With a record nationwide organization effort underway, Barack Obama’s campaign is paying particular attention to early voting. According to one count, 31 states offer no-excuse early in-person voting, whether or not the state prefers the terminology “absentee voting.” In addition, Oregon is an all mail-voting state, and four more states require an excuse to vote absentee early, but not all “excuse” requirements are created equal.
To a campaign and its field organizers, early voting is a boon to aggressive efforts. Every voter a campaign has identified as a certain or likely supporter who goes and votes early is one fewer voter it has to target on election day.
Campaigns can see the names of voters who have already voted, and strike them from the phone calling and door knocking lists. As the number of outstanding eligible voters winnows, a campaign can more precisely target supporters who have yet to vote.
But more than that, campaigns can see what early voting numbers look like in particular sensitive counties to see if they’re falling behind or staying ahead of expectations. It allows resources to be shifted around days in advance of the final day of voting, something that is nearly impossible in practice for election day-only voting. On election day, a campaign can determine if voter turnout is light in certain precincts they’ve chosen as models for other key precincts in a given state, and then start pouring phone calls and sending rush-hour doorknockers into those areas, but early voting allows for an elongated, non-frenzied version of shuffling resources to meet prescribed vote goals by area.
In particular, we looked at those we’ve forecasted as battleground and penumbra states to see what the specific voting window dates were. After calling all the state board of elections offices, this is what the state election bureaus have confirmed:
Early Voting, Battleground/Penumbra States
AK: Oct 20-Nov 3
CO: Oct 20-Nov 3
FL: Oct 20-Nov 2
GA: Oct 27-Oct 31
IN: Oct 6-Nov 3
IA: Sept 26-Nov 3
MN: Oct 3-Nov 3
MT: Oct 6-Nov 3
NV: Oct 18, Oct 20-25, Oct 27-31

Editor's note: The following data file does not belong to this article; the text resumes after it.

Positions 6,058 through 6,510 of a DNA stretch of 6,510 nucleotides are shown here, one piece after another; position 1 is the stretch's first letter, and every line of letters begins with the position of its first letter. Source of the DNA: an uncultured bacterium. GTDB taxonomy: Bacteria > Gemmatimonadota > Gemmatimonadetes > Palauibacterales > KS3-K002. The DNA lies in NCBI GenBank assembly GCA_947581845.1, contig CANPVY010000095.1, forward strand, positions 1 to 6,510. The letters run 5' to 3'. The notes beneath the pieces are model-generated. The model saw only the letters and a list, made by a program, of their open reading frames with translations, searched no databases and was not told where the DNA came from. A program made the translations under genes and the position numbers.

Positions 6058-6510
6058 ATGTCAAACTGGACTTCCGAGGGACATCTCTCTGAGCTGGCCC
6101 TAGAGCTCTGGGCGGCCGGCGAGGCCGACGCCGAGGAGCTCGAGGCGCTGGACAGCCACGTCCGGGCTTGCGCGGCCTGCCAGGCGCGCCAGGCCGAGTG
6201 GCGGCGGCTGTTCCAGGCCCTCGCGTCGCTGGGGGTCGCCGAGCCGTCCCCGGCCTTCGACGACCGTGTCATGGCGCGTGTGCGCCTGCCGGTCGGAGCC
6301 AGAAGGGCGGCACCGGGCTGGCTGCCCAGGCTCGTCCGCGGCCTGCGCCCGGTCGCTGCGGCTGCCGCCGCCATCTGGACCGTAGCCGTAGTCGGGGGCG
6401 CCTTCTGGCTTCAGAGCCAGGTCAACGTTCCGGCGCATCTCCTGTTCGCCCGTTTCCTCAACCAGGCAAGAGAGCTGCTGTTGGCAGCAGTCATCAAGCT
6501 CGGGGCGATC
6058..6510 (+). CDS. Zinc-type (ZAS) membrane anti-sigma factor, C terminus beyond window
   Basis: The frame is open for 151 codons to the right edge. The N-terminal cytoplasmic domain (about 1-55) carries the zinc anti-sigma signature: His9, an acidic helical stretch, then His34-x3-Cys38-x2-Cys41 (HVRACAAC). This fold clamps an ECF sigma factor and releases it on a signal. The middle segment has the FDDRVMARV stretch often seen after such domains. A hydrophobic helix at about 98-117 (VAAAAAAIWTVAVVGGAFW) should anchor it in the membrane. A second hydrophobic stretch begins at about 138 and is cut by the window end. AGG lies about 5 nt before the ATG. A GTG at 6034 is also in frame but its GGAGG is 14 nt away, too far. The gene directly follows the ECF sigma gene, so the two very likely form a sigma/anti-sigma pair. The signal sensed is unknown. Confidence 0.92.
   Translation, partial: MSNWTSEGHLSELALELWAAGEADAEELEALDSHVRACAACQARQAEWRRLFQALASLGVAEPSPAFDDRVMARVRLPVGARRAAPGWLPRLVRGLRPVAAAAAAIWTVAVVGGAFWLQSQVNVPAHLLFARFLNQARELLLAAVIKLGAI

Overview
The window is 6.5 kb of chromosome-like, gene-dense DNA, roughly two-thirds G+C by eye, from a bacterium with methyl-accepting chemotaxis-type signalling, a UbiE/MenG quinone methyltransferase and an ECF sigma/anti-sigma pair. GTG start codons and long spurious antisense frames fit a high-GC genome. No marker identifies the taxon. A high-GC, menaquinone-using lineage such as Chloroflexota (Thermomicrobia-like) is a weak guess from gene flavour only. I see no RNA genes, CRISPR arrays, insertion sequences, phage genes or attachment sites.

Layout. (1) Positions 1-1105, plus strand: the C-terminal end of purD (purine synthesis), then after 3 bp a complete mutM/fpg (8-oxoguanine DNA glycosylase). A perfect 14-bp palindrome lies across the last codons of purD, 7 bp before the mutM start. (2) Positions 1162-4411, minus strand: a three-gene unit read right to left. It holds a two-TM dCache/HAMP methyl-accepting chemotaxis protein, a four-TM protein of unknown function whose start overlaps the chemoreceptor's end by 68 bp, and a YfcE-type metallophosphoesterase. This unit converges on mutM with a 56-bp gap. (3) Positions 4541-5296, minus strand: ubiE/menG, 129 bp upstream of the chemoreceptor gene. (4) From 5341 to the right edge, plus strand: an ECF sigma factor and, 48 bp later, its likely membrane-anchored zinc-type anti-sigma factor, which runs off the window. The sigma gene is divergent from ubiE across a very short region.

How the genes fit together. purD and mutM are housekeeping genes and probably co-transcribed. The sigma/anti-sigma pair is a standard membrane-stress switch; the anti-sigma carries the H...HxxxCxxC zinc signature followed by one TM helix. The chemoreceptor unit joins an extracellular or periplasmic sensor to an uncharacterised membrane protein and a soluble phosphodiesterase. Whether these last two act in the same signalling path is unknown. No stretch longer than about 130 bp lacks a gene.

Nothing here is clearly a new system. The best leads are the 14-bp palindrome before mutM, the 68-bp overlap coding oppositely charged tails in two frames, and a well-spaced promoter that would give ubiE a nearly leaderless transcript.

NM: Oct 18-Nov 1
NC: Oct 16-Nov 1
ND: Oct 20-Nov 3
OH: Sept 30-Oct 6 [UPDATE: Sept 30-Nov 3, with voter registration deadline Oct 6]
OR: Vote-by-mail begins Oct 20
WI: Oct 5-Nov 3
A couple things that need to be said here. Counties generally have a fair degree of autonomy about hours of operation and number of locations. Going in person to the county clerk’s office generally will accomplish the task. However, depending on the resources and individual decisions counties make, they may offer more locations. This matters, particularly in physically large counties where the drive (especially with $4 gasoline) might be 20, 30, 40 miles or more. When you hear of an early voting office open, for example, near a university or library, that is a county decision to offer more accessibility. Not only does early voting help campaigns, it also helps counties spread out the volume so that election day may not be as flooded as it might otherwise be.
Also, the difference between “early voting” and “absentee voting” – at least to the ears of some state election board administrators – appears to turn on whether votes are counted before or on election day. Absentee votes are opened and counted on election day, whereas an “early vote” may be tallied in advance. Not released for an early scoreboard, but the work can be done early. At least, that is terminology around which many state election board folks showed sensitivity. Wisconsin, which allows early in-person absentee voting, reported, “We do not have early voting in Wisconsin.” Even after some poking and prodding and surprise that other information indicated they did, the elections board initially refused to verify. But they do have it – it’s just called “absentee voting.” Functionally for the voter there’s no difference, and that’s really all the campaign cares about, except in the case where a voter calls up and uses the wrong terminology and is misinformed.